The Biden Administration has proposed significant tax increases in various arenas in order to fund the American Families Plan. One of the strongest proposed tax increases affect capital gains taxes, which are taxes assessed on financial assets sold at a profit. Capital gains includes profit gained from stocks, but also includes real estate and business gains. To prepare for the best outcomes with your portfolios in 2021, there are three main areas to think about.
Aimed at Incomes Over $1 Million
Along with raising top marginal income tax rates from 37% to 39.6%, those $1 million+ earners would have the same increase from the current 20% to 39.6% on capital gains. After Net Investment Income Tax is added, including the Affordable Care Act additional 3.8%, capital gains tax could be as much as 43.4%, effectively doubling the current rate. Though the plan was released on May 28th, the proposal stipulates that these changes go retroactive to April 2021 to prevent people from selling off assets prior to the enactment.
Step-Up Basis for Inheritance in Jeopardy – Additional Risk for Estate Planning
Currently, heirs can protect their inheritance by reducing capital gains taxes by taking advantage of the IRS tax provision of Stepped-Up Cost Basis. In a nutshell, it’s considered a legal loophole, allowing investments to have reset value via sale or appraisal of inherited assets to be valued at the time of the original owner’s death. Thus, the current value of an asset when sold or appraised soon after would likely not change much, and therefore would not require a capital gains tax. Biden’s tax proposal eliminates this loophole and could completely change the nature and effectiveness of current estate plans.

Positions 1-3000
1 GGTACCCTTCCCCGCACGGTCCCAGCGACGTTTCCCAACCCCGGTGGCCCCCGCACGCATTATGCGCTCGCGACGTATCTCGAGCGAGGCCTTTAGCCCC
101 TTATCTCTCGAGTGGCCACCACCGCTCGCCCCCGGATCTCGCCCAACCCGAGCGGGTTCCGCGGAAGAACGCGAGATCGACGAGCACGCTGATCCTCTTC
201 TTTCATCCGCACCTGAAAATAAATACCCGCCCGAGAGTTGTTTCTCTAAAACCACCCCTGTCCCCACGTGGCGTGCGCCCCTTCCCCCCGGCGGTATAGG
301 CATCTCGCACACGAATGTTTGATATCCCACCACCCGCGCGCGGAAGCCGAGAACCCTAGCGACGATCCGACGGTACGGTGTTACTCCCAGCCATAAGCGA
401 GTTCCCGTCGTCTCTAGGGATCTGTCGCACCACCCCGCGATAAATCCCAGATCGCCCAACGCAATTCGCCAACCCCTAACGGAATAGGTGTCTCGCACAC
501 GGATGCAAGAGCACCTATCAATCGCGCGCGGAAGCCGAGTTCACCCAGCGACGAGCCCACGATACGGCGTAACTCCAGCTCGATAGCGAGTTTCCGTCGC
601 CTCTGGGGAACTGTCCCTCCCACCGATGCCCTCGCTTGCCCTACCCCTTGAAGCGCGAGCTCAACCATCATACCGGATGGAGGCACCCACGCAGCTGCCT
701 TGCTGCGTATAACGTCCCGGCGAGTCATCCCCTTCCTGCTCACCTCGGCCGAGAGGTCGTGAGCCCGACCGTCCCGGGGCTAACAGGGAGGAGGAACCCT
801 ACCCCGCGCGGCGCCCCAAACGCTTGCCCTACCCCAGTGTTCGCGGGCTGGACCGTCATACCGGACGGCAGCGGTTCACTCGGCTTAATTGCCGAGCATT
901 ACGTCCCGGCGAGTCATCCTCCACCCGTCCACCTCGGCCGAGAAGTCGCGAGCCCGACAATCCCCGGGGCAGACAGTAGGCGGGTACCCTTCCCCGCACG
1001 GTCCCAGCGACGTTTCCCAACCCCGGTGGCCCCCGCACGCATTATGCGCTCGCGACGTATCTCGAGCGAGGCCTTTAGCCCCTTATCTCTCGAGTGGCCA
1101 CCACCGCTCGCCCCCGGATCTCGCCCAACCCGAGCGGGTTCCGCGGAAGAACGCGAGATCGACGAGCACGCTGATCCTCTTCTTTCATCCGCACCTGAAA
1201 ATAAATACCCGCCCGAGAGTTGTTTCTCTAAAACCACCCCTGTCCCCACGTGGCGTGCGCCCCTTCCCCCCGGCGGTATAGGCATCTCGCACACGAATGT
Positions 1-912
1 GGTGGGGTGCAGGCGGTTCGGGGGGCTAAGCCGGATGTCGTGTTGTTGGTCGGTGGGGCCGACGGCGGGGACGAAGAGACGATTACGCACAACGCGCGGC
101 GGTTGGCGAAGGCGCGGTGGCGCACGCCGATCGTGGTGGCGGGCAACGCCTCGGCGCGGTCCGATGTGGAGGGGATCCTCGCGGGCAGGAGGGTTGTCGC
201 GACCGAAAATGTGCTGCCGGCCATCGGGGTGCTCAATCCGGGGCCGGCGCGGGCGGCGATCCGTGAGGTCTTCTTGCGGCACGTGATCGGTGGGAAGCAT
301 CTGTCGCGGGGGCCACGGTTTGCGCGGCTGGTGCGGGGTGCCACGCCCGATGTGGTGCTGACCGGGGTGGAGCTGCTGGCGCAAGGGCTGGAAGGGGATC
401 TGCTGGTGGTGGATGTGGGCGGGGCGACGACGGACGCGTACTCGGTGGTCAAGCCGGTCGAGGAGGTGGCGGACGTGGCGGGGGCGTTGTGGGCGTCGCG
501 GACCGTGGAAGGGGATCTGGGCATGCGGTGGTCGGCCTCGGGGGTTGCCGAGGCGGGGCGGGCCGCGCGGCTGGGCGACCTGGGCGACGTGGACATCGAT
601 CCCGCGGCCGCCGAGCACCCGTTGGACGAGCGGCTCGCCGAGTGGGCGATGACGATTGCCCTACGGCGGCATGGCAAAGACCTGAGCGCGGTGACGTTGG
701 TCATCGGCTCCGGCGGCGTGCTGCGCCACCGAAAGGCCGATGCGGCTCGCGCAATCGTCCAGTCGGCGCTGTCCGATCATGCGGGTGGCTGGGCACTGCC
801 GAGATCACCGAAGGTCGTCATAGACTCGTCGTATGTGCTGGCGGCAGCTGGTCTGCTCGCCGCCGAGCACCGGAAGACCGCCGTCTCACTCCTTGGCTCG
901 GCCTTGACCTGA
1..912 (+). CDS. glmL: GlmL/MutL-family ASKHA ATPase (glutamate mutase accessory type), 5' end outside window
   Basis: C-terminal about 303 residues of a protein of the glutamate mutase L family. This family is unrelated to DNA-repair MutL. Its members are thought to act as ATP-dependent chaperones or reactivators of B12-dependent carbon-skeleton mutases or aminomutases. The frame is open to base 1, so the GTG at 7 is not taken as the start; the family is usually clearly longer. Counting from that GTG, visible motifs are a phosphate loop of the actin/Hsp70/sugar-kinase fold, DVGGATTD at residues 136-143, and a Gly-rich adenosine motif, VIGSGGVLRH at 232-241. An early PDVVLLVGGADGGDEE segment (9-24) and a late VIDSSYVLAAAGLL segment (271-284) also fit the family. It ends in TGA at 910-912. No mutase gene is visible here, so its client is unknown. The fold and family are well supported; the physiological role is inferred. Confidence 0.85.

Can Affect All Americans – Not Just Millionaires
There are a couple ways that the change in capital gains can even affect Americans who earn well below the $1 Million cap.
- 401Ks – Most middle-class families have a 401K or other retirement investments. These changes in capital gains taxes could trigger a stock and general investment selloff that could, in turn, significantly affect retirement portfolios.
- Small Businesses – If the business is tied in with an owner’s personal income, such as with solopreneurs, the sale of a business could result in an individual’s income raising over $1 million, triggering the new capital gains tax rates.
- Inheritance – Even modest estates can easily add up to $1 million if passing a business or business-related assets and investments are part of the inheritance.
- Selling a home – Home sales have been skyrocketing in recent times, after a huge down market. This means that even with the primary residence exemption rule, (living in the residence 2 of 5 years prior to the sale) a home’s sale could push the owner’s income over the threshold.
Managing the Changes to Protect Your Investments
There are ways to protect your investments and try to avoid the new tax increases. The goal is to reduce one’s income to below the $1 million threshold by donating assets, adding to trust funds, using installment plans to regulate income, transferring funds to tax-efficient assets and using strategic tax deferments.
Jorns & Associates stays on top of tax laws and financial trends so our clients can make informed decisions about their investment plans in real-time with current events.